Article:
It was obvious that Rita had done this many times before with her own brood.  She began talking and walking around the restaurant.  She showed the baby to one of the truckers.  The man began whistling and making silly faces.  The baby stopped crying.  Rita showed the baby the blinking lights on the window and the lights on the jukebox.  She brought the baby over to Harriet’s table.  “Just look at this little darlin’,” she said.  “Mine are all so big and grown.”  The man behind the counter came out and brought a pot of coffee to the table.  As he refilled their mugs, Harriet felt tears well up in her eyes.  Her husband wanted to know what was wrong.


“Nothing,” she told him.  “Just…Christmas.”  She reached in her purse for a Kleenex and a quarter.  She told the children, “Go and see if you can find a Christmas song on the jukebox.”

When the children were gone, Harriet turned to her husband and said, “He would come here, wouldn’t he?”

“Who?” her husband asked.

“Jesus,” Harriet said.  “Suppose Jesus were born in this town tonight, and God had to choose where he would be born, and the choices were our neighborhood, the church, or this truck stop.  It would be here, wouldn’t it?”  Her husband didn’t answer right away.  He looked around the place and looked at the people.  Finally, he said, “Yeah, that’s right.  Probably here or maybe a homeless shelter.”


“That’s what bothers me,” Harriet said.  “When we first got here, I felt sorry for these people.  I felt sorry for them because I thought they probably aren’t going home to lovely houses with wreaths on the doors and candles in the windows.  They probably aren’t going home to houses with beautiful trees inside, with piles of presents underneath.  And listening to that awful music, I thought, I’ll bet nobody here has even heard of Handel’s Messiah.  But now I think that, more than any place I know, this is where Christmas is.  This is where Jesus would be born.  But I don’t belong.”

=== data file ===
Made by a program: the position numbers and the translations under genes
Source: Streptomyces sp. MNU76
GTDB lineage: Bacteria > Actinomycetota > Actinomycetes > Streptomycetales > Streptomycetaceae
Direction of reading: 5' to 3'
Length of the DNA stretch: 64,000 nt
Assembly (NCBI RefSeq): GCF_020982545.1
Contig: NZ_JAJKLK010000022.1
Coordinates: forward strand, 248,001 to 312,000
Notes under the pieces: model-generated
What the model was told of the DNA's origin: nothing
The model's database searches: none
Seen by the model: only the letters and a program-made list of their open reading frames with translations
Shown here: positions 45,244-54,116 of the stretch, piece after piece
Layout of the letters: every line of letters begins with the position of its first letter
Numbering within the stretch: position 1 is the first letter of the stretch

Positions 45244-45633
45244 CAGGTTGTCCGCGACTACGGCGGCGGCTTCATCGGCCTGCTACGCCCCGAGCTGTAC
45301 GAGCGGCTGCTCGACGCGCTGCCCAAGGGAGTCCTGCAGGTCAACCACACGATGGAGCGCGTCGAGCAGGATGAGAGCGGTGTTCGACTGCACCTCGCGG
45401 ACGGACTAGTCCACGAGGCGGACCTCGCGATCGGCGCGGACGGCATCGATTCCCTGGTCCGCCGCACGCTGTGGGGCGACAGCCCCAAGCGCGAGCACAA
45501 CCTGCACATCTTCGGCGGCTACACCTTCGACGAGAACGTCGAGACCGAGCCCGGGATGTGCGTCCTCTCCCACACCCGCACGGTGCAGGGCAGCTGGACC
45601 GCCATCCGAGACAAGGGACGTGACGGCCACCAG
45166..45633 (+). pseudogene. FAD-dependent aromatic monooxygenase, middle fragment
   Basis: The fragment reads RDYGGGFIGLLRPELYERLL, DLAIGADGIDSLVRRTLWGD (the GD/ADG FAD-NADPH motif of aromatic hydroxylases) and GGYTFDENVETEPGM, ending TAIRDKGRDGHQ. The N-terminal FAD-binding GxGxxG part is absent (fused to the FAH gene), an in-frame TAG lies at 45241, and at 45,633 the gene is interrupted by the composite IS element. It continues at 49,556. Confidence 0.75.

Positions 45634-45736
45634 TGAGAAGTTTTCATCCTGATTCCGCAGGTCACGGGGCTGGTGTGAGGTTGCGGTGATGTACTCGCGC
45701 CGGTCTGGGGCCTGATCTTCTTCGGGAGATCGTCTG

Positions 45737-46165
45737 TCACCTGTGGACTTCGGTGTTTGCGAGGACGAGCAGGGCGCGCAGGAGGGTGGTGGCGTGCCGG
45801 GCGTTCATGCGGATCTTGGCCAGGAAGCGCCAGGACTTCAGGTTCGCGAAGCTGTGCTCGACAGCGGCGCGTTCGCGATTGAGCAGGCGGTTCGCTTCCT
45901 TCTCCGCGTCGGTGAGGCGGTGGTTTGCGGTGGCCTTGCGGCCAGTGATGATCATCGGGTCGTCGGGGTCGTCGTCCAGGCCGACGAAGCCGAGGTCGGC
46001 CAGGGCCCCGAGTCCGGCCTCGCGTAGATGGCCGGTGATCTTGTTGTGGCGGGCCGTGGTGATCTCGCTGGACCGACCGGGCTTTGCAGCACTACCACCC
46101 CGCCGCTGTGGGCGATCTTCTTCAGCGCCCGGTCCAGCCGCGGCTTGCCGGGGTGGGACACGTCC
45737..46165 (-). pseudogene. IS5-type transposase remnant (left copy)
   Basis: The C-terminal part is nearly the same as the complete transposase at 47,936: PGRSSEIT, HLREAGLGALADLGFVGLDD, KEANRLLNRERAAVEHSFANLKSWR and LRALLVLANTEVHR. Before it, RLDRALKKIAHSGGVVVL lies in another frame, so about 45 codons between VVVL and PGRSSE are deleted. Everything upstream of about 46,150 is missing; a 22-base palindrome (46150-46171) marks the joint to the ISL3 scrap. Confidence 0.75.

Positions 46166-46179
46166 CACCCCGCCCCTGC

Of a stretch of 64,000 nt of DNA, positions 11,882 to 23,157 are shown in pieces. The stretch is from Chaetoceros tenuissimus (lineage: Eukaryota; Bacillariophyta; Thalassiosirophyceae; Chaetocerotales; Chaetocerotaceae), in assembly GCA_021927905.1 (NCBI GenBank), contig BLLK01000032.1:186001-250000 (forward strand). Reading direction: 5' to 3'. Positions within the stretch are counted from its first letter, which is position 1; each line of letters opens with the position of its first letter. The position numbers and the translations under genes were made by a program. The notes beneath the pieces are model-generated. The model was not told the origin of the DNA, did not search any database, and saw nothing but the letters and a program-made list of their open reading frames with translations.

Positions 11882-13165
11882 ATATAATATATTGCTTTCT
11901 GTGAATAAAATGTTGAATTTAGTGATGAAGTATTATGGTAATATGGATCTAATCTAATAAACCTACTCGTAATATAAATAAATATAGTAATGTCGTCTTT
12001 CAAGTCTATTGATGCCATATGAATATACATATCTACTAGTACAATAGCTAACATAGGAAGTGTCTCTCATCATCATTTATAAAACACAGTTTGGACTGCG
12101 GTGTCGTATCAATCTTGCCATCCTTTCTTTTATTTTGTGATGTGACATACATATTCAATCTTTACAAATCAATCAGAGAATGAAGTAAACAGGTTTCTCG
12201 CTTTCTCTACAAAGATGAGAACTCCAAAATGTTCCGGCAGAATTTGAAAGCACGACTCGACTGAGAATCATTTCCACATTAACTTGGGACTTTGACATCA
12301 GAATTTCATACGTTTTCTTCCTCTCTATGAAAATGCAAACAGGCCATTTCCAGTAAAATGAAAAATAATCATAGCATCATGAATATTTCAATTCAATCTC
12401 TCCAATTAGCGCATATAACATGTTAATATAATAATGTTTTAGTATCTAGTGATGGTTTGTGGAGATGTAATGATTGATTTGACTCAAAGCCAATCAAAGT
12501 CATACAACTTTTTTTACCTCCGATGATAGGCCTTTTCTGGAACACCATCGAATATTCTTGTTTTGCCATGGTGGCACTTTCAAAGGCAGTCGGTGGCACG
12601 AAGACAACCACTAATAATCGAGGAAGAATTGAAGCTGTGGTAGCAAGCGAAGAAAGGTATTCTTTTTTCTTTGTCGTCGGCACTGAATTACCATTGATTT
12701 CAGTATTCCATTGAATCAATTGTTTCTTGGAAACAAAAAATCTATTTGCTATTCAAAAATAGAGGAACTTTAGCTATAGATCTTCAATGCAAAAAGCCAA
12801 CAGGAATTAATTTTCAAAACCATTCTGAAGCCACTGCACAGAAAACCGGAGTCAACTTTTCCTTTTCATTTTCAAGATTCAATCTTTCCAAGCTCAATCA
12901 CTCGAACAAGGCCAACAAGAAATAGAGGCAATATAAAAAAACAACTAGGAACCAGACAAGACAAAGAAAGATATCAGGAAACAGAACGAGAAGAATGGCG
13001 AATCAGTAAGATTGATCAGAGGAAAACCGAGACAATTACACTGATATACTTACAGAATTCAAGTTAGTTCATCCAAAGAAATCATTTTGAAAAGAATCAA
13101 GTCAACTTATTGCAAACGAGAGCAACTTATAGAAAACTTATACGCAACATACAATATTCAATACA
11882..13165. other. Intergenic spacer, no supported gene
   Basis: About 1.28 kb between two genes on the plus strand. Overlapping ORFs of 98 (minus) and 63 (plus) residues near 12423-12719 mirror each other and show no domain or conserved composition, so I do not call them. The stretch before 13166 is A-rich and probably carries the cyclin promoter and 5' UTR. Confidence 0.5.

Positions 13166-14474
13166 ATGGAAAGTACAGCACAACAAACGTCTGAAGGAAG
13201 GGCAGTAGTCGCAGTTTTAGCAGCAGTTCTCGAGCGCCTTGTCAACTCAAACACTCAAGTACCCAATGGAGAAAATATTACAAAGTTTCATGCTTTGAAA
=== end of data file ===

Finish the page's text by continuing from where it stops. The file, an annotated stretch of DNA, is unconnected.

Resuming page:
Later, as they walked to the car, her husband put his arm around her.  “Remember,” he reminded her, “the angel said, ‘I bring good news of great joy to ALL people.’”


As Harriet’s husband knew, the good news of great joy is for all people.  The good news is for rich and poor: for people who stand in line at the ski lift at Loon Mountain, and people who stand in line at the unemployment office in Worcester.  The great joy is for the woman working out at the gym, and the woman sitting at home, waiting for the doctor to call with test results.  The good news of great joy is for folks at the table in the soup kitchen, and folks at the bar at the Ritz Carlton.


The angel said, “I bring good tidings of great joy for ALL people.”  So, my friends, if you only remember one thing on this day after Christmas, remember, Jesus came for all of us.  And may your day be merry and bright.





Rev. Elva Merry Pawle

Christmas I